The space shuttle Endeavour is being moved to the California Science Center Friday, its final resting place.
The move, which started early Friday, from the Los Angeles International Airport will take about two days, as it negotiates 12 miles of Southern California's infamous roads and highways, NASA officials say.
Once at the Los Angeles science museum, the shuttle, which had its first launch in 1992, will be on display for posterity.
Endeavour, along with Discovery, Enterprise and Atlantis, became a museum piece after NASA ended its 30-year shuttle program in July 2011. All four shuttles have been permanently retired from service.
Named for the first ship commanded by British explorer James Cook, Endeavour rolled out of an assembly plant in Palmdale, California, in 1991 at a cost of $1.7 billion. It was the baby of the shuttle fleet, built as a replacement for Challenger.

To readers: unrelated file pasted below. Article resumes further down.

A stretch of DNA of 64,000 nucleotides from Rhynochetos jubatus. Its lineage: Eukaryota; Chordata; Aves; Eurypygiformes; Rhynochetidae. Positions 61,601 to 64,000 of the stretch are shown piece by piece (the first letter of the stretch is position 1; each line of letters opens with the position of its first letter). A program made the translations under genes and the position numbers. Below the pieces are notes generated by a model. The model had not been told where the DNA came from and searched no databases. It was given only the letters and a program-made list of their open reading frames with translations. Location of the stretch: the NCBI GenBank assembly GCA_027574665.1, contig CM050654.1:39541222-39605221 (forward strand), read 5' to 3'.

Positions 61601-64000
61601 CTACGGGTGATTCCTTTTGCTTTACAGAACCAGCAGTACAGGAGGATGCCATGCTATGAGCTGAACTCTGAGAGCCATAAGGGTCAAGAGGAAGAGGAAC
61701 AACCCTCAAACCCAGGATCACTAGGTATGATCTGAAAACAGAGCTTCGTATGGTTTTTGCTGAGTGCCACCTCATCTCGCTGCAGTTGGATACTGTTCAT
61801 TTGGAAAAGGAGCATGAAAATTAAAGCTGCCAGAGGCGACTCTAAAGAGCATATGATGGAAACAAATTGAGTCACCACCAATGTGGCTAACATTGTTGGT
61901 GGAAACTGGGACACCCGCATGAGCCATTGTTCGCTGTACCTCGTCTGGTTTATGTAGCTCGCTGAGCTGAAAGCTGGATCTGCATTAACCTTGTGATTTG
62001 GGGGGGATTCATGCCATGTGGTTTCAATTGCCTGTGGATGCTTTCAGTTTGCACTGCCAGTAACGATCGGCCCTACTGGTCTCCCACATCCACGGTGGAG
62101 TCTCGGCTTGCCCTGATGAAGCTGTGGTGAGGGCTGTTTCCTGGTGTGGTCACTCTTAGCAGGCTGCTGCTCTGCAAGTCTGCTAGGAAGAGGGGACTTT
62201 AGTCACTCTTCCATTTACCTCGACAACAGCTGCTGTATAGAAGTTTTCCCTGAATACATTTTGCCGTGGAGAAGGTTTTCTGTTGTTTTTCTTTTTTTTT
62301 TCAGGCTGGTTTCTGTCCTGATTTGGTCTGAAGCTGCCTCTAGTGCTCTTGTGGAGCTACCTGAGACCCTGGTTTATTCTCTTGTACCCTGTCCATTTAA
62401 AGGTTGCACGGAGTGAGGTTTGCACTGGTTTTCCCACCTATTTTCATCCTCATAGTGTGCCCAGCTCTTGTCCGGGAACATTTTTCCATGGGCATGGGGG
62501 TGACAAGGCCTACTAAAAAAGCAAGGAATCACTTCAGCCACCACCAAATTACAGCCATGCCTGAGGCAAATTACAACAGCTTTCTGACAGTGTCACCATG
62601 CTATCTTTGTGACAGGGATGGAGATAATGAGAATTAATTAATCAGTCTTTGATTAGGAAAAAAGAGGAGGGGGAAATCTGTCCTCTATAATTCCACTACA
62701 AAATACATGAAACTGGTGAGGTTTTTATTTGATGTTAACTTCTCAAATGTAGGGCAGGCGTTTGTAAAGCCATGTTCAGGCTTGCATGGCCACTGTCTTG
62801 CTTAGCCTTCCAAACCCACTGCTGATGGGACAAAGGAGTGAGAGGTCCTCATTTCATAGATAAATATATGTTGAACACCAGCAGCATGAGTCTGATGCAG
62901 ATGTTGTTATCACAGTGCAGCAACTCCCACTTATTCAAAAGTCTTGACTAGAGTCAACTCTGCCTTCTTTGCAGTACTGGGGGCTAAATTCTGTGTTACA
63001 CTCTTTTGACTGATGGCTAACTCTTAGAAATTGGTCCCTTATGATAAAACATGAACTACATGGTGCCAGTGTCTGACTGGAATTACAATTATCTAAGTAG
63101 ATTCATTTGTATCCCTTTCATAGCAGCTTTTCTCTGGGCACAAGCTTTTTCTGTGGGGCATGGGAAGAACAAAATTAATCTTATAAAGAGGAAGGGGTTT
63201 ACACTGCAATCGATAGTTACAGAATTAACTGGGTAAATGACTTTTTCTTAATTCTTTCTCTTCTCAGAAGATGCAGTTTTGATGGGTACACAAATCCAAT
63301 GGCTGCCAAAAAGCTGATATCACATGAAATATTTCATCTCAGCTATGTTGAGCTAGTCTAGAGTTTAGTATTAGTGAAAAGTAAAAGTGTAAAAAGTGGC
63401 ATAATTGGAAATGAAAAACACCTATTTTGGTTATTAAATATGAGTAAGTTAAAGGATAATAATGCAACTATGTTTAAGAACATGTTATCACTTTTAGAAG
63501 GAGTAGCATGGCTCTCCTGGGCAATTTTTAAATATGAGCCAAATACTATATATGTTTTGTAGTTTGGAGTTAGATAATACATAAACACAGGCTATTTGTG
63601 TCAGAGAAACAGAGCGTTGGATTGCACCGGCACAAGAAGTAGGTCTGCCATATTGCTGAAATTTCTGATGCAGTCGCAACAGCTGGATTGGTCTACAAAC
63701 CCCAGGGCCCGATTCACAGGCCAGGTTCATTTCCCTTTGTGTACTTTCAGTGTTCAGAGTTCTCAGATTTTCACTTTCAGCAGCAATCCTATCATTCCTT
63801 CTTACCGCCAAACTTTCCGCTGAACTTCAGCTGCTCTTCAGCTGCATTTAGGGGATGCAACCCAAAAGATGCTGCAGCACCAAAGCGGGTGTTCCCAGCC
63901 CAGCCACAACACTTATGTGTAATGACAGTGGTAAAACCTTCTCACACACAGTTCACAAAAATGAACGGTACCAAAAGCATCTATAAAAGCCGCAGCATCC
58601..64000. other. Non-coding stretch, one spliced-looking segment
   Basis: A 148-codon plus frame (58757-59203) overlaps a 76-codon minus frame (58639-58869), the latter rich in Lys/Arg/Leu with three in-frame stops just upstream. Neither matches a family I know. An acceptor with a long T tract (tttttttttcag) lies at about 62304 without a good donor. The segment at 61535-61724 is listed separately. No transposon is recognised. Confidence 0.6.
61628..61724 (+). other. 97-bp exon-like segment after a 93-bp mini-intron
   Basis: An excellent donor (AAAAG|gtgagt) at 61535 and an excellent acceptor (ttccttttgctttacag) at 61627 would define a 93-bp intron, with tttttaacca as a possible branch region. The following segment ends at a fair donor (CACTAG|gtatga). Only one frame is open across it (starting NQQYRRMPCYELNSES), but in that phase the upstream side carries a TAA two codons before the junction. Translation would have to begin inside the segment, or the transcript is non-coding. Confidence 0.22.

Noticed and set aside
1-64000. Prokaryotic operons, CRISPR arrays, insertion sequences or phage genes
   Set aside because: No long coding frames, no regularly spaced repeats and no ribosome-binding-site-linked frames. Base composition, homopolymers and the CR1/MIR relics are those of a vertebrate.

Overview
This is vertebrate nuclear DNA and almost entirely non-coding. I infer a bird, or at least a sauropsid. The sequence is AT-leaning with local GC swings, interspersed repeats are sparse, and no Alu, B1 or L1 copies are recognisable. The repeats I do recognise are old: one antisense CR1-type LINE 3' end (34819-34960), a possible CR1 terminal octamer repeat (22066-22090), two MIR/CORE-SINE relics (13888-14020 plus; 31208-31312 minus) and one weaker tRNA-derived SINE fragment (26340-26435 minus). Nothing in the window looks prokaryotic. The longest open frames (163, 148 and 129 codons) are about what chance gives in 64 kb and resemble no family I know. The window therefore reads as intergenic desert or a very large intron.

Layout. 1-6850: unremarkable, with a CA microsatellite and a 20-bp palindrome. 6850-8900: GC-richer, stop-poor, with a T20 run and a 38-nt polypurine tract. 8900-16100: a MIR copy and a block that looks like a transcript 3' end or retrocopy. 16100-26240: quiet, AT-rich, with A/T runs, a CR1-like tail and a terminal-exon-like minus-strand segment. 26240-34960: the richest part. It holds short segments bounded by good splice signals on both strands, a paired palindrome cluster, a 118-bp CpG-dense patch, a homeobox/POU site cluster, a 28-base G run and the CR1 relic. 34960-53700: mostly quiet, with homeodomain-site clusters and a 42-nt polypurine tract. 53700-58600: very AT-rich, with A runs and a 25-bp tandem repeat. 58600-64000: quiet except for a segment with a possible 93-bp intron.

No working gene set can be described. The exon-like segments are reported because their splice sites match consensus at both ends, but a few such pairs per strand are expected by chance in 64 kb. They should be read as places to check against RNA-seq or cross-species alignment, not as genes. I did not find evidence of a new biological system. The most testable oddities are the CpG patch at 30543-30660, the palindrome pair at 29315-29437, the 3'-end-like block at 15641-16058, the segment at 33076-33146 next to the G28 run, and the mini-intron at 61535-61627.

Over the next 20 years, Endeavour flew some of the most high-profile shuttle missions, covering 25 flights and nearly 123 million miles. It flew a Spacelab mission and numerous International Space Station assembly missions and rendezvoused with Russia's Mir Space Station.
The science museum is already trumpeting the arrival of the shuttle, saying on its website that it is building a new addition to its facility and plans to begin displaying the Endeavor on October 30.